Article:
It has been said that human progress results from seeing things as they really are, not from fantasizing wishful thinking from theories or philosophies that make no real-world sense.
I was saddened to hear today of the death of an LAPD SWAT officer on active military duty in Afghanistan. Like too many before him, he was patrolling and died due to a roadside bomb. In the middle of the L.A. Times article, one unrelated tidbit caught my attention.
More than two dozen LAPD officers serve as active military reservists. The department recruits many officers from the military, and leaves for military duty are routine.
Aside from the tragedy of combat death, I wonder what real-world impact a combat death has on police culture. The military in modern American policing - at least to the rank and file - is like a cultural touchstone. The truth is, for all the hubub about the Posse Comitatus Act [legislation limiting the role of the military in policing], police today look more para-military than ever.
What is the impact of the military in policing? The actual number of soldiers in policing is small compared to total numbers. The soldier cops I am honored to know are excellent police officers. But the individual soldier/cops are not where I think the problem lurks. Rather the militaristic attitudes and policies that permeate the culture is the problem (and often they are not triggered by soldier/cops, but by those around them).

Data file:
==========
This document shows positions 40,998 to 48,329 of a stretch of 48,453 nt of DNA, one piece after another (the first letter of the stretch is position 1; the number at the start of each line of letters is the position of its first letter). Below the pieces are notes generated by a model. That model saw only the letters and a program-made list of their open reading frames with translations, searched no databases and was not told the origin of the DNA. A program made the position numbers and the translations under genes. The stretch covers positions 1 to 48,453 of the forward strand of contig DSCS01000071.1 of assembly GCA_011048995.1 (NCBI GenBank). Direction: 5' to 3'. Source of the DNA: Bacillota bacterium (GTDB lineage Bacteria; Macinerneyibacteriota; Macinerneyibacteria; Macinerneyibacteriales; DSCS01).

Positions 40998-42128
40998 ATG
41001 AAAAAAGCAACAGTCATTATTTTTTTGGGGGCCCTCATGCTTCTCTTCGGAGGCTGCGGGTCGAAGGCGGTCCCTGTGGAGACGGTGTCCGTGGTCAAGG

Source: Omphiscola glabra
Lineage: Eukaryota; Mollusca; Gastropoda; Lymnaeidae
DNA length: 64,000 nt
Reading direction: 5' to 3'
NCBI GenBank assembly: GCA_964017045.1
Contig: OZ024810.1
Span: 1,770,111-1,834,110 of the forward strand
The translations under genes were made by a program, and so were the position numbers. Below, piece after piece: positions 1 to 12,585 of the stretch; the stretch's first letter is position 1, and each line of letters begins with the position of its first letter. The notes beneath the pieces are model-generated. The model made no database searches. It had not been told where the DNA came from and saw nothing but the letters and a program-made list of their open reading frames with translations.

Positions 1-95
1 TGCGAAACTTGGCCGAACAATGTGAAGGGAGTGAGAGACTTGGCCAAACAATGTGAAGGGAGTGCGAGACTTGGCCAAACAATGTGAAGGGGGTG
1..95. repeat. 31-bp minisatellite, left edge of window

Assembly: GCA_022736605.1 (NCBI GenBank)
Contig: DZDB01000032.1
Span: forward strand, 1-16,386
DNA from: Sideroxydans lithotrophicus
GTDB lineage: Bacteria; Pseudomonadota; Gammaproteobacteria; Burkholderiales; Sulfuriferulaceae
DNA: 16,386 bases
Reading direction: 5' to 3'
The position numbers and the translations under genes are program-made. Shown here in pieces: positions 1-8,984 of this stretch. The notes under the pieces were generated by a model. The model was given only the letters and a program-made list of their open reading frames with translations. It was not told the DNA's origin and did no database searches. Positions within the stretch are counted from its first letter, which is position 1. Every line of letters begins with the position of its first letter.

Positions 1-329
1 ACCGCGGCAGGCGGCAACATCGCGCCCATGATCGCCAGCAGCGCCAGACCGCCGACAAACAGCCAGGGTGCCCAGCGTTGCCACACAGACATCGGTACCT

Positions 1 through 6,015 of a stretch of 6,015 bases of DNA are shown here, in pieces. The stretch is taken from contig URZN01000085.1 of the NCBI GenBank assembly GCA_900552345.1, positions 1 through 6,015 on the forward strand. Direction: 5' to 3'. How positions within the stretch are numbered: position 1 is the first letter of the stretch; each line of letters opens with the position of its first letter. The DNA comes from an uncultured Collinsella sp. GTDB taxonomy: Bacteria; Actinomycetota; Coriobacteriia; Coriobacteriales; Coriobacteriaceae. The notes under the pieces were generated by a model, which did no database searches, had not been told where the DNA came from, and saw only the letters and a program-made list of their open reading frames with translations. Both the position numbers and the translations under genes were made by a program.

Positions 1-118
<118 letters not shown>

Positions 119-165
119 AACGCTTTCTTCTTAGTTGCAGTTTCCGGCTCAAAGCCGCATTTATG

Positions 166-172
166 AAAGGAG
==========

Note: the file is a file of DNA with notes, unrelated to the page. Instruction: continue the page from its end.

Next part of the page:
As many in the police profession know all too well, this trend is widespread - military methods, SWAT, assault weapons, and the ever-present armored personnel carrier are present in over 80% of cities over 50,000. Not to be outdone, even Canadian police are in on the act. Consider recent military vehicle aquisitions by the RCMP reported in the CBC News.
Does all this really matter if cops say they need such things to fight heavily armed gangs? Is this how things really are most of the time on the street? Or is this fantasy and wishful thinking about soldiering our way to a peaceful society?
Anyway, who cares as long as they are on our side? What can happen, anyway?
From my own police training and instructing, I know the damage militaristic attitudes have on police attitudes during basic training. Gerry Cleveland and I wrote about this in our police education monograph Police PBL: Blueprint for the 21st Century.
Apparently we are not alone in our worries. In former Seattle Police Chief Norm Stamper's book, Breaking Rank he says:
The difference between a soldier on the outskirts of Baghdad [or Helmud Province] and a beat cop in Schenectady are noteworthy. The mission of soldiers is to win battles on foreign soil, the mission of police officers is to keep peace in America's cities. More to the point, a soldier follows orders for a living, a police officer makes decisions for a living.
Yet another alarm is raised in the documentary film Urban Warrior: The Militarization of American Law Enforcement. It poses this warning:
Within recent years, the formerly bright line separating U.S. military operations from domestic police work has become increasingly blurred.
Is this really the way to safer communities?
Check out the controversial documentary Urban Warriors. Click here.